Recent regional flooding soaked many of the park's normally dry creek beds. (Photo by Kevin Vandivier)The night skies of Texas’ Big Bend country often mesmerize in ways that mirror the peculiarities of dark dreams and lullabies. Here, above the crest and trough of a mountain horizon, nighttime skies are at their most dramatic, offering rare glimpses of moons and comets and galaxies in full spectrum or eclipsed in orbit shadow. In the late hours especially, far beyond midnight, the West Texas skies seem to delight in the unraveling of the firmament. Perhaps it is because the routine touchstones—Orion, the Pleiades, Sirius, and the Dippers—are now hanging askew, reassigned to unfamiliar bearings, or are hurtling toward the horizon to become something else entirely. Or maybe it is the mischievous temperament of the sky itself, aware that the few who glance up and into the deepest late night are bleary-eyed and farthest from doubt. These moments, made manifest before the unwitting, provide the wily universe a chance to perform atmospherics unlike those that ever inhabit consciousness. Beyond mere spectacles that occur once each year or in a lifetime or even a millennium, these nightly pageants are proof of the mythic fires in the sky, highlighting a short list of events that have yet to feel the compromise of a man-made world.

Texans who wish to corroborate this galactic exposition may want to pack a tent, a water supply, and some late-night snacks and make their way to Big Bend Ranch State Park, where skies are darkest and city lights—along with city burdens—dwindle until they blink, snuffed like an Advent candle flame, ceremoniously out. The park, located in perhaps the most secluded sector of the state’s boot heel, was once as challenging to navigate as an uncharted sea. But park planners and staff have spent the last year bushwhacking across this vast, desert paradise to provide Texans access to some of its most remote vistas and hidden pleasures. And now, unlike in its roughshod-run past, Big Bend Ranch State Park is entirely open for business. Drive, hike, bike, or pack in to trailheads, overlooks, historic and prehistoric ruins, and primitive campsites, all scattershot across the state park system’s grandest cultural and natural treasure. But don’t make the effort for the nighttime theatrics only. Daylight is good light as well, illuminating the many hidden canyons, wind-riven hoodoos, and ephemeral springs, all of them tucked into a calamitous pile-up of sierras—the Bofecillos, a volcanic range contorted like a beached armada, wrecked but also transformed.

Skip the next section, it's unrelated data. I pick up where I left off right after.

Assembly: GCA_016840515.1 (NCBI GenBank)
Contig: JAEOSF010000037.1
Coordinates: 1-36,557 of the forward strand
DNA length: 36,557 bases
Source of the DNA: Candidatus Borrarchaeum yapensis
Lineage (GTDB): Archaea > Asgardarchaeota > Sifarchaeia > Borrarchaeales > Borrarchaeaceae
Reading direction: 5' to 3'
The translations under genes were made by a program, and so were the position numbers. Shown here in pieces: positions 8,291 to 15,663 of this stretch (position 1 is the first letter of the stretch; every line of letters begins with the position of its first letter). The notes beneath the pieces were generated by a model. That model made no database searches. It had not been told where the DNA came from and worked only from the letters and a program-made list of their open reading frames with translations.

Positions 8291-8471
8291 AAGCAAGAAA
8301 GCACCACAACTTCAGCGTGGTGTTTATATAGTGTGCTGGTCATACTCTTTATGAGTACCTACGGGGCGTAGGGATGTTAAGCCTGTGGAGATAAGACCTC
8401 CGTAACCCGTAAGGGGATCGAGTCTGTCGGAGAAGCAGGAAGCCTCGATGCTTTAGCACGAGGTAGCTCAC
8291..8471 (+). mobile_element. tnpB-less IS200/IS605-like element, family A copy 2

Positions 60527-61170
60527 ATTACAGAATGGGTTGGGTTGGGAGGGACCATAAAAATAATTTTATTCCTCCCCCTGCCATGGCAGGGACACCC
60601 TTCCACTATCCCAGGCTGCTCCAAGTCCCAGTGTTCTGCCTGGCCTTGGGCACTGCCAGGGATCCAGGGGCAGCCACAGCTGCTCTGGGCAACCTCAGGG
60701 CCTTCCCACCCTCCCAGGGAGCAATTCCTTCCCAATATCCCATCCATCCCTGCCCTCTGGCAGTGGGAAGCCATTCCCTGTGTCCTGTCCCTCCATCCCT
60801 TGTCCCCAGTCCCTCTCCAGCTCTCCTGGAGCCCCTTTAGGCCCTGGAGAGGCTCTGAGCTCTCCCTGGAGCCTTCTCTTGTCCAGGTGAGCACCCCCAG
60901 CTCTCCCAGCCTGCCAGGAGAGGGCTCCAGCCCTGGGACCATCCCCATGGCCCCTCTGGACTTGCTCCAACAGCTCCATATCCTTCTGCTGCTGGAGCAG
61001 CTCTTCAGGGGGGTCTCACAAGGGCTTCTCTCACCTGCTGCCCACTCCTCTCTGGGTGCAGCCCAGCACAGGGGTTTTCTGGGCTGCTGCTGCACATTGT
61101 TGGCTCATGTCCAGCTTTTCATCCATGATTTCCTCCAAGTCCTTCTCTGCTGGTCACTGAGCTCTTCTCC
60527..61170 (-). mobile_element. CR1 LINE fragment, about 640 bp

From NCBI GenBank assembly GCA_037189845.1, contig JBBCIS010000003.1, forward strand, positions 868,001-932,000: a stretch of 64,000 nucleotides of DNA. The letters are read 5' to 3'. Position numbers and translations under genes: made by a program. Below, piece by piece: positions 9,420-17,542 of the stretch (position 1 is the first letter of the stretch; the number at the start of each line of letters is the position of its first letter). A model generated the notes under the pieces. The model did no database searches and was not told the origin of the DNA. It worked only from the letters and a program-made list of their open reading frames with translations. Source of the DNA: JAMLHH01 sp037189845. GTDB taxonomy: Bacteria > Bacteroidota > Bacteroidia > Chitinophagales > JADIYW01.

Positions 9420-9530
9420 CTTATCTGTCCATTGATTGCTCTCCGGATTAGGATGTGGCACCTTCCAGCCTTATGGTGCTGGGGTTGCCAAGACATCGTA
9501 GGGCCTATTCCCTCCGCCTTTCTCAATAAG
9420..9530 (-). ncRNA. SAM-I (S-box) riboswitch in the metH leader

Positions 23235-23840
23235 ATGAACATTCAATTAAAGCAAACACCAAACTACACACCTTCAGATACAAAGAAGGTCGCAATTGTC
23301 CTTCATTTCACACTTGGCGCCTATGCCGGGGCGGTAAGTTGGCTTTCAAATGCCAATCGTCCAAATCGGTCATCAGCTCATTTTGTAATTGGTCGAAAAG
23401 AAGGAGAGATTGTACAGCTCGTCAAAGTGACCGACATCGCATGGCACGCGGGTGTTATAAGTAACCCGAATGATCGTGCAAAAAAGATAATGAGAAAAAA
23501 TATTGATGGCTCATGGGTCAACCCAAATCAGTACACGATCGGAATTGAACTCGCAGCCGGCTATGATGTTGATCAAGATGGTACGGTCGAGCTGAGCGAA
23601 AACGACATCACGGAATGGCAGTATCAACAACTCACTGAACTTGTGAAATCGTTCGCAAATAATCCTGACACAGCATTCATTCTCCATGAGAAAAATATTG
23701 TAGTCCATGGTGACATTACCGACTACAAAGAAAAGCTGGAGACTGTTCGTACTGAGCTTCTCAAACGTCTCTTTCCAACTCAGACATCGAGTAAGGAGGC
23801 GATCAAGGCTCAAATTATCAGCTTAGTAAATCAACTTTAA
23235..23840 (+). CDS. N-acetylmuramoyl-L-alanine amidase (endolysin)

There is calm and serenity to be had here, too. Early morning is a favorite time to hike across the terrain and down into Rancherias or Leyva, Fresno or Mexicanos, Oso or Auras; canyons that plunge the trekker into the circuitry of Chihuahuan Desert life where, over the course of the last century, very little has changed.

” …I remember that one of the things that we always looked forward to was that about once a month we would go over to Madera Falls,” recalls Celia Anne Hill, daughter of one of the Anglo pioneers who settled Big Bend Ranch country in the early 1900s. “Mama would fry chicken and pack it up in Mrs. Tucker lard buckets. Everybody carried a bucket or package of something, and we’d take a lunch, and spend all day at Madera Falls …. Oh, it was gorgeous.”

Gorgeous would be an apt description for one of the park’s new primitive campsites—Chorro Vista-where campers will find an informal trailhead that leads to a superb overlook above a deep and inaccessible canyon and its Madera (now known as Madrid) Falls. Trekkers should keep in mind that the  designation “falls” is an optimistic term for the trickle and drip typically found at all the park’s pour-offs. But the attendant landscape is stunning  nonetheless.

Today’s visitors can also fill an afternoon or an entire day hiking many of the park’s canyons on established, well-marked trails accessed either from FM 170, the park’s southern border, or Sauceda Ranger Station in the park’s interior. Closed Canyon Trail, one of the easiest trailheads to reach, affords a fun, kid-friendly squeeze through a dramatic canyon passageway. The slim canyon provides a shady trek between bold volcanic walls before depositing
hikers above a dry pour-off hovering over the Rio Grande. The hike is less than two miles round-trip, and visitors may park just off FM 170 at the trailhead, where a ramada-shaded picnic table offers respite after the hike.

Folks who wish to tackle a full-day canyon hike but can’t make the drive to the park interior can start at the Rancherias East Trailhead along FM 170 and spend the day following Rancherias Canyon to its first major pour-off, where it drains the upper reaches of the Bofecillos. This 10-mile round-tripper is definitely for the fit and prepared, but the rewards are plenty. Hikers should keep an eye out for any birds that hug the cool shadows of the cliffs along this riparian way—the black-chinned hummingbirds, summer tanagers, the wrens—gathered by the promise of seeps, vernal pools, and the up-ground flow of living, purling springs. The night cools the canyon’s stones that once hurled molten through the air; spinning slag that landed like cluster bombs a million years ago, hitting the ground hard or slapped into wet mud or puffs of ash, buried, buried more, heaved to the surface, then burnished end over end in flash water.